Bistort: An Astringent With A Twisted Root

Bistort is native to Europe and parts of Asia but now grows all over the world. You can find it in the Eastern US, especially in the New England region. It is grown mainly as an ornamental plant but was used as medicine and food for much of history.

Bistort is in the buckwheat family, which means that it is also related to sorrel and rhubarb.

The plant gets its name from the fact that its roots are twisted. Bistort comes from the Latin word tortus, which means to twist. Other names for bistort include odorwort and sweet dock.

Bistort has been used as a treatment for various conditions in Traditional Chinese Medicine. It has been used as a food throughout Europe including in Siberia, Iceland, and England. In those countries, it is regarded as a food for times of famine.

Bistort was at one point used as a treatment for intestinal worms in children.

In the 17th century, the herbalist Nicholas Culpeper believed that bistort could drive poison and various diseases out of your system. He also believed that drinking a bistort decoction in wine could stop internal bleeding.

Bistort flavor profile

Bistort leaves are sour while the rhizome is bitter and astringent.

Health benefits of bistort

Bistort has been highly esteemed as a medicinal herb for centuries. Its benefits come from compounds like:

  • Vitamins: Bistort leaves are good sources of vitamins A and C.
  • Tannic acids: Aside from bistort, you also get tannic acids from berries as well as from tea and the oak wood that makes wine barrels. Tannic acid is a compound that is antibacterial in addition to being astringent.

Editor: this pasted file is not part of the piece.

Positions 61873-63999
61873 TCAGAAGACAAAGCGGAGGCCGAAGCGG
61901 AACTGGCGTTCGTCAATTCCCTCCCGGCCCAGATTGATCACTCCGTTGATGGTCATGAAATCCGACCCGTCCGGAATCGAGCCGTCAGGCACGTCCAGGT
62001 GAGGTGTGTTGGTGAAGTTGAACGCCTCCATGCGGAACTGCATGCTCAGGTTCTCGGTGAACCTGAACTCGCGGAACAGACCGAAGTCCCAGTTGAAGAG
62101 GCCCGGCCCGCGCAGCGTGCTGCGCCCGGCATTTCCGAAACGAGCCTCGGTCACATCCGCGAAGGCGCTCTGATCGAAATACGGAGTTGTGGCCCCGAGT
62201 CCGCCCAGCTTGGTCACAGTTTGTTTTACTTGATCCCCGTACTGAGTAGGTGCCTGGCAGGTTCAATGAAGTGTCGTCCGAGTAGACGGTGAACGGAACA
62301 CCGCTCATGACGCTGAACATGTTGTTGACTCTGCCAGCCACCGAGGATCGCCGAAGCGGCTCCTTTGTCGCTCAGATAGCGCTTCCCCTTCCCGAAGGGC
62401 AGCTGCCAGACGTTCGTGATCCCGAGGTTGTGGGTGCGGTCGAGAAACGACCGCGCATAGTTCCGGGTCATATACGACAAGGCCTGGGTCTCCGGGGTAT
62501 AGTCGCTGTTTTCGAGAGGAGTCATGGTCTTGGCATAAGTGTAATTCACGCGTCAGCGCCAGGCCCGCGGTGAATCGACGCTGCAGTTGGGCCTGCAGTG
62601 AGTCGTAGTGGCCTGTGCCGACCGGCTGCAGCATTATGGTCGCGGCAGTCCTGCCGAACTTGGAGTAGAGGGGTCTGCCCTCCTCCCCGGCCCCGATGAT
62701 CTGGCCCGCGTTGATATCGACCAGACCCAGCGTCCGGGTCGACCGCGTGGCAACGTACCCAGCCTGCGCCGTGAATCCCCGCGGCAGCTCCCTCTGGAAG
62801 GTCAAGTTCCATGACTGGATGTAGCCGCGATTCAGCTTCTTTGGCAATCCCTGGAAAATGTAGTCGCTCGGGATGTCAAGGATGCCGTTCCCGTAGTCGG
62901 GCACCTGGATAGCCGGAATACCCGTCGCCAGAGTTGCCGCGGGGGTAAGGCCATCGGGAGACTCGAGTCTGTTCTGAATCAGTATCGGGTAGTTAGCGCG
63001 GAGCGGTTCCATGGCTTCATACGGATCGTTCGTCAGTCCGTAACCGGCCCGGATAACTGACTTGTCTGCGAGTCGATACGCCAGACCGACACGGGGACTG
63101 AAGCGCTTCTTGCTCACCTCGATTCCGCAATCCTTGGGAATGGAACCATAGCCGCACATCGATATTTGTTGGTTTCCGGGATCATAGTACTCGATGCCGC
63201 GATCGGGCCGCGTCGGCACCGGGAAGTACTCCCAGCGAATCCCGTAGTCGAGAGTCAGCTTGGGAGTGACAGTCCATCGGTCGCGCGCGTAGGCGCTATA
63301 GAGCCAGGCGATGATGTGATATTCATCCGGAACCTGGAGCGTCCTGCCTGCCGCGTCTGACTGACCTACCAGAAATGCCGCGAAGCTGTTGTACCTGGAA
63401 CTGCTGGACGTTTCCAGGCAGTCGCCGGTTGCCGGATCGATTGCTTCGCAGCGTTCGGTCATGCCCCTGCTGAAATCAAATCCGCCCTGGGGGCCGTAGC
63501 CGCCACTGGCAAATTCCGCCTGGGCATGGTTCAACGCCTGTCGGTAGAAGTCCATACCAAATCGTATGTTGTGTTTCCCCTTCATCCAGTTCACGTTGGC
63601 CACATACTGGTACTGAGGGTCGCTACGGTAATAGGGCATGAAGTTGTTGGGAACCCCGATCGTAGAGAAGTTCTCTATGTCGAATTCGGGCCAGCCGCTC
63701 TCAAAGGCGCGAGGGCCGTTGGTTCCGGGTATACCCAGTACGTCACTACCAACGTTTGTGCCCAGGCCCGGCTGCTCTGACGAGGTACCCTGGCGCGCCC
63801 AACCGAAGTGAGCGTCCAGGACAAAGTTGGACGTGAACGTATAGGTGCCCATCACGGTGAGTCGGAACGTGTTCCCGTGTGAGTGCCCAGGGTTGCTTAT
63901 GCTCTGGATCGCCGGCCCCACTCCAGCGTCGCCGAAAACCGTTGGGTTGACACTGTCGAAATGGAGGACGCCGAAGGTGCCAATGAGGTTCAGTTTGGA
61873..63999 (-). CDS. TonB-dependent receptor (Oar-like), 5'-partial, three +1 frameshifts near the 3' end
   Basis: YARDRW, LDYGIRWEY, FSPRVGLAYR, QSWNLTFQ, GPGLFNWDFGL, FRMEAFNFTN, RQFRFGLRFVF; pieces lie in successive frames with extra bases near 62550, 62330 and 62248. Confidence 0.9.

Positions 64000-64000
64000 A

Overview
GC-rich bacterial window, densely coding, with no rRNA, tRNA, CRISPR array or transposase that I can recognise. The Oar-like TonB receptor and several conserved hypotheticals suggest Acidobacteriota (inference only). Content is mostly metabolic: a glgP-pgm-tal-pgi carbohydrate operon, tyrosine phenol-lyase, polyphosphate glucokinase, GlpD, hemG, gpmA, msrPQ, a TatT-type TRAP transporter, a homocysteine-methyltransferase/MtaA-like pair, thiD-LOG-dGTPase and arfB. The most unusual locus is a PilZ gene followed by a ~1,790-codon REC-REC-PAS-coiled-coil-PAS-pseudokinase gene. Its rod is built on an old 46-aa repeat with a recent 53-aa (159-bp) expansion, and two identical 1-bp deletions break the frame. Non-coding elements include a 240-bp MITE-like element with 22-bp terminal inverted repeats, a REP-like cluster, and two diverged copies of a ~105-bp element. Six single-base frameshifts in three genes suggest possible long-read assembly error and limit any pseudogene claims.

• Gallic acid: You can find gallic acid in bistort and many other plants. It is a compound that acts as an antioxidant and that also works against viruses and fungi.

Try bistort for preventing or treating problems like these below:

  • Mouth sores: The astringent properties of its tannic acids make bistort effective for healing sores. It has long been used to treat sores in the mouth.
  • Cancer: The gallic acid in bistort has anti-cancer properties and is believed to protect cells from oxidative damage. It is also toxic to cancer cells but not healthy cells.
  • Irritable bowel syndrome (IBS): Bistort may useful for alleviating symptoms of irritable bowel syndrome because of the tannic acid it contains.
  • Inflammatory diseases: The antioxidant properties of both gallic acid and tannic acid can help with any inflammatory diseases including arthritis.

Health concerns

Bistort does not usually cause health problems when you use it correctly; however, using too much may result in constipation and nausea.

Common uses

You can eat bistort leaves raw, but they are better when cooked as they are for dishes like bistort pudding. Bistort pudding (also called dock pudding) is a traditional English dish that typically combines the herb with oats. It is made in Northern England during Lent. Bistort root is edible as well but you will have to soak it to remove much of the tannin content. After soaking, you can roast or boil it to use like any other starchy tuber.

You can also dry and powder bistort root to create a flour-like powder for making bread. You can consume bistort in tea form, which will provide many of its antioxidant benefits. Bistort tea is typically made by steeping the rhizome of the bistort plant in hot water.